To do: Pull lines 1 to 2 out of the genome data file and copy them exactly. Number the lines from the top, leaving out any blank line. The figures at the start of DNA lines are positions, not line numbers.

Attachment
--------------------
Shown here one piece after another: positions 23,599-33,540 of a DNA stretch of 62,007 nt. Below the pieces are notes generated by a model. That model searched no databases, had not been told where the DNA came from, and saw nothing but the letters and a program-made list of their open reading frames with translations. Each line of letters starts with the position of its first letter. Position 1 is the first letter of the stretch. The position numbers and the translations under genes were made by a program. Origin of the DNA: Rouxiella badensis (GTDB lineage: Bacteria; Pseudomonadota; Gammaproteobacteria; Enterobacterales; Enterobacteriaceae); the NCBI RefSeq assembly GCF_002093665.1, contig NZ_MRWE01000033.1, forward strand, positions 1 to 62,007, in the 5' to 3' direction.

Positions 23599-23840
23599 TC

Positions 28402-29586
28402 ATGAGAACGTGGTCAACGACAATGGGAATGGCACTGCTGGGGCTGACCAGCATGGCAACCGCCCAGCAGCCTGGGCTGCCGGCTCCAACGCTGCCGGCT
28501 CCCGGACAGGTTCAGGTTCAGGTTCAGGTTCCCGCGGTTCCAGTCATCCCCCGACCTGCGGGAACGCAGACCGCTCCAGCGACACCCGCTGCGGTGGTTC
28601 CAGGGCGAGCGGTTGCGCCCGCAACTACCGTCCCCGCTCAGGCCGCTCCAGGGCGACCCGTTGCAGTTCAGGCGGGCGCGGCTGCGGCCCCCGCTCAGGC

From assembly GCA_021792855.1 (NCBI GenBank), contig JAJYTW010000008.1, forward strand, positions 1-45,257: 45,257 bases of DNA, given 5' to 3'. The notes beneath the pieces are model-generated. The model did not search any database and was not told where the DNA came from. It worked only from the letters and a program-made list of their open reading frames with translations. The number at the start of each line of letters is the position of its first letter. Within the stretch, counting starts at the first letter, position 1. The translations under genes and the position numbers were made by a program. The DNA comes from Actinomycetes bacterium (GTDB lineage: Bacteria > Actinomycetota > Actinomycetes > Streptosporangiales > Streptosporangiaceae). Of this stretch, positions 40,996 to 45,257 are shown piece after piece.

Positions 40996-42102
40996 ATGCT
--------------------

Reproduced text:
Shown here one piece after another: positions 23,599-33,540 of a DNA stretch of 62,007 nt. Below the pieces are notes generated by a model. That model searched no databases, had not been told where the DNA came from, and saw nothing but the letters and a program-made list of their open reading frames with translations. Each line of letters starts with the position of its first letter. Position 1 is the first letter of the stretch. The position numbers and the translations under genes were made by a program. Origin of the DNA: Rouxiella badensis (GTDB lineage: Bacteria; Pseudomonadota; Gammaproteobacteria; Enterobacterales; Enterobacteriaceae); the NCBI RefSeq assembly GCF_002093665.1, contig NZ_MRWE01000033.1, forward strand, positions 1 to 62,007, in the 5' to 3' direction.

Positions 23599-23840